US429516A - Richard von freeden - Google Patents

Richard von freeden Download PDF

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US429516A
US429516A US429516DA US429516A US 429516 A US429516 A US 429516A US 429516D A US429516D A US 429516DA US 429516 A US429516 A US 429516A
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cellulose
grains
nitro
von freeden
richard von
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    • CCHEMISTRY; METALLURGY
    • C08ORGANIC MACROMOLECULAR COMPOUNDS; THEIR PREPARATION OR CHEMICAL WORKING-UP; COMPOSITIONS BASED THEREON
    • C08BPOLYSACCHARIDES; DERIVATIVES THEREOF
    • C08B5/00Preparation of cellulose esters of inorganic acids, e.g. phosphates
    • C08B5/02Cellulose nitrate, i.e. nitrocellulose
    • C08B5/04Post-esterification treatments, e.g. densification of powders, including purification

Description

UNITED STATES PATENT OFFICE.

RICHARD VON FREEDEN, OF IVALSRODE, PRUSSIA, GERMANY.

MANUFACTURE OF GUNPOWDER.

SPECIFICATION forming part of Letters Patent No. 429,516, dated June 3, 1890.

Application filed February 26, 1890- Serial No. 341,876. (No specimens.)

My invention is based on the discovery made by me that gelatinized nitro-cellulose still containing the solvent employed for its gelatinization on being exposed to certain liquids or to vapors thereof undergoes a kind of coagulation and a division into small lumps, which latter is promoted by stirring. This peculiar behavior of the gelatinized nitro-cellulose I makeuse of in the manufacture of granulated gunpowder from nitro-cellulose or compounds thereof with other substances. In view of producing such gunpowder, which is not affected by moisture, the nitrocellulose, whether pure or mixed with other materials, is at present either converted in its original state into particles, which are thereupon gelatinized on the surface, or it is at the onset thoroughly gelatinized, and subsequentlydivided by mechani cal meansinto small pieces or laminae. In the first case the powder is not sufficiently resistant against the influence of dampair, while in the second case it is impossible to obtain grains of like size and form, which is so much the more prejudicial, as this non-uniformity is an obstacle to the complete expulsion of the solvents employed in the gelatinizing process, in consequence whereof a difference in the chemical constitution and explosive power of the grains results. For the purpose of obviating these defects I proceed as follows:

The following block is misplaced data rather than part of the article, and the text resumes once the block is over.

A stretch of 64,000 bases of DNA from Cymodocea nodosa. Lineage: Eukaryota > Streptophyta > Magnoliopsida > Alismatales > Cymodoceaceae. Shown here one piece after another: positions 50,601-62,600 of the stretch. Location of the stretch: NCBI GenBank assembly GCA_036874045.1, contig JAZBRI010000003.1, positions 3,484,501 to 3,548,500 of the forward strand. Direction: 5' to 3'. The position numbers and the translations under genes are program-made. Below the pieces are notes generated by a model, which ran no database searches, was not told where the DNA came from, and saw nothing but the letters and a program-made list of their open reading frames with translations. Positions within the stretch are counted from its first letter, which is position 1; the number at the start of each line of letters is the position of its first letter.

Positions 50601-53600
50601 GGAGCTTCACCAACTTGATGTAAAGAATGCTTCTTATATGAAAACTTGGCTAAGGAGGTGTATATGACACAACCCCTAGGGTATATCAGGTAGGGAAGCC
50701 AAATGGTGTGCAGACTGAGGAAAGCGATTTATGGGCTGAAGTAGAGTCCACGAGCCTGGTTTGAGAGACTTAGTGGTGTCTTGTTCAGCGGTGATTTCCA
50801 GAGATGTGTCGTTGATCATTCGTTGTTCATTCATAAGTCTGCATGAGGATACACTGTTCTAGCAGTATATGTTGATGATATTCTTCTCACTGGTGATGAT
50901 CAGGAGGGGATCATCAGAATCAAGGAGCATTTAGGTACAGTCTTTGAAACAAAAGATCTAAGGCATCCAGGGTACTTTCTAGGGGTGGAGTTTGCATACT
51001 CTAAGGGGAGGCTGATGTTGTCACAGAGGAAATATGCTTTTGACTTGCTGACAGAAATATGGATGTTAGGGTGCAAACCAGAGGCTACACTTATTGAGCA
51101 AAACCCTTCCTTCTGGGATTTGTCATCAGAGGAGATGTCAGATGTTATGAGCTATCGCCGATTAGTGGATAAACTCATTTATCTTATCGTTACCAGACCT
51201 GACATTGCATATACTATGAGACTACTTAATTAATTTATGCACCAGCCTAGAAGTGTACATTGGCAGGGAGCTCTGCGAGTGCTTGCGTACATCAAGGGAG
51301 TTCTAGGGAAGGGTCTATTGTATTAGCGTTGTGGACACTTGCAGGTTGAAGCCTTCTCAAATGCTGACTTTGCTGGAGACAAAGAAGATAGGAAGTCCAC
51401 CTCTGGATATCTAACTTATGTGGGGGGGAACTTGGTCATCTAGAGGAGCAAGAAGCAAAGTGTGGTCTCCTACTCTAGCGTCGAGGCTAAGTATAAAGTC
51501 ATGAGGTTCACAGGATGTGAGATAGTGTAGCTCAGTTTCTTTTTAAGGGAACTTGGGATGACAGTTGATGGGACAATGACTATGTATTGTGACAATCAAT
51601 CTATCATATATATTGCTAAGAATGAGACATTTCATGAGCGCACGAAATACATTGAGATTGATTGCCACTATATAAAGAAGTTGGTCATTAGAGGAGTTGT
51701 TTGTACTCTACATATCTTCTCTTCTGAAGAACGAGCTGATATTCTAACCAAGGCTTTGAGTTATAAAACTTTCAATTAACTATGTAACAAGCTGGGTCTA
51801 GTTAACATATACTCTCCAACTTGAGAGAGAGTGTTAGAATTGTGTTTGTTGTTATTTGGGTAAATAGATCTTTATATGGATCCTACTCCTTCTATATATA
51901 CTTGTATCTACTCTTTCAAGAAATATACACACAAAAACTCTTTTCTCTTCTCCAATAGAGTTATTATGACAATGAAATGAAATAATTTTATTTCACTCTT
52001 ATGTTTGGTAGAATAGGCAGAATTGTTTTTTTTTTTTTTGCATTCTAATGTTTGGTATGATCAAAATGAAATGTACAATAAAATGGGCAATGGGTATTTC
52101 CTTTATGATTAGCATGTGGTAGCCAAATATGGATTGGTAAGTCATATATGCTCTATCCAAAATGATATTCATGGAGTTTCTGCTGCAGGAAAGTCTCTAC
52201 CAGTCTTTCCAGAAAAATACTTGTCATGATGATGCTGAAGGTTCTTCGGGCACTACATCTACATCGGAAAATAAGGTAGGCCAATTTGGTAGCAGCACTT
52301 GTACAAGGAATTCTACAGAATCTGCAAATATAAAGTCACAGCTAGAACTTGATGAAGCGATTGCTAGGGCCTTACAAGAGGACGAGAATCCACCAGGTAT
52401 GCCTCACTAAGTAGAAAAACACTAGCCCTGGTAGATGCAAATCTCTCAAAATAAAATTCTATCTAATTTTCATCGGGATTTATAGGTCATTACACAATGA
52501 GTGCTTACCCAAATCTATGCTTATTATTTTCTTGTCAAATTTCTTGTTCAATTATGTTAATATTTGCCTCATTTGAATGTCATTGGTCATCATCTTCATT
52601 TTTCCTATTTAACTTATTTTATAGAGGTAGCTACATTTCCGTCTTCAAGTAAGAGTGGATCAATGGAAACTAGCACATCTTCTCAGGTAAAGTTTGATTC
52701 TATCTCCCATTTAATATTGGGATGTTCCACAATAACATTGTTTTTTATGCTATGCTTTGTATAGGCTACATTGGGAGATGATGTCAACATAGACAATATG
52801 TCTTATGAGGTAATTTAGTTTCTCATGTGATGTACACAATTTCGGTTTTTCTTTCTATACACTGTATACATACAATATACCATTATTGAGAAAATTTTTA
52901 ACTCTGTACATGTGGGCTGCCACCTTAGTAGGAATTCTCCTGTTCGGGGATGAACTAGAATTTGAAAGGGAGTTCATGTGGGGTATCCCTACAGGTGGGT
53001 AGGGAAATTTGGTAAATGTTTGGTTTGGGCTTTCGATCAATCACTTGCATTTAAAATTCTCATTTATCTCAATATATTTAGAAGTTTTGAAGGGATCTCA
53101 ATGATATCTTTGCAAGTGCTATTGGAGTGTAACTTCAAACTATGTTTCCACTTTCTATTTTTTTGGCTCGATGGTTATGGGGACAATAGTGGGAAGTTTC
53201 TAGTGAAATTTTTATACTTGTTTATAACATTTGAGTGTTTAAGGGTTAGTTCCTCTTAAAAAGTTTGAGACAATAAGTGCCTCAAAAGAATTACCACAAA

The nitrocellulose, or compound thereof with other substances, is first mixed with a liquid adapted to dissolve the formersuch as ethyl-ether, methyl-ether, a solution of camphor in ether, a mixture of ether and alcohol, dinitro-toluol, &c.'and the mixture is kneaded or rolled until it has become plastic and the nitro-cellulose completely dissolved. To the mass thus obtained I introduce a liquid or vapor incapable of dissolving or otherwise acting chemically either 011 the nitro-cellulose or on the ingredients of the said compound thereof. Preferably I employ water or steam, or both together. At the same time the mass is stirred. By these means the mass is caused to split up into particles or grains, which become smaller in the measure as the stirring is continued and the temperature is raised. The grains are heated together with the same or any other like liquid, vapor, or steam unadapted to act chemically thereon, the temperature being carried to a degree somewhat above the boiling-point of the solvent employed in order to completely drive out the latter. The said solvents are thereby extracted from the grains and evaporated; butthey may be recovered by distillation. Thereupon the grains are separated from the liquid or withdrawn from the steam or vapor and dried, and finally they are treated in the ordinary manner in. View of producing finished gun or blasting powder.

The described method of extracting the solvents may also be applied to grains composed of or containing gelatinized nitro-cellulose, which are produced by means different from those specified.

1 claim as my invention-- 1. The process of gelatinizing and granulating intro-cellulose or a compound thereof with other substances, which consists in adding to the said nitro-cellulose or compound a solvent of the former, kneading the mass until the same has become plastic and the nitro cellulose thoroughly gelatinized, introducing thereto a liquid or vapor chemically indifferent to the constituents of the mass, and stirring the latter until complete granulation has been produced, substantially as described.

2. The process of treating grains composed of gelatinizednitro-cellulose or of a compound thereof with other substances and still containin g the solvent employed for the purpose of gelatinization, the said process consisting in exposing the grains to a heated liquid 'or vapor chemicallyindifferent to the solid constituent-s thereof and afterward drying the grains, substantially as described.

In testimony whereof I have hereunto set my hand in the presence of two subscribing witnesses.

RICHARD VON FREEDEN. lVitnesses:

W. H. Enwnnns, W. HAUPT.

US429516A Richard von freeden Expired - Lifetime US429516A (en)

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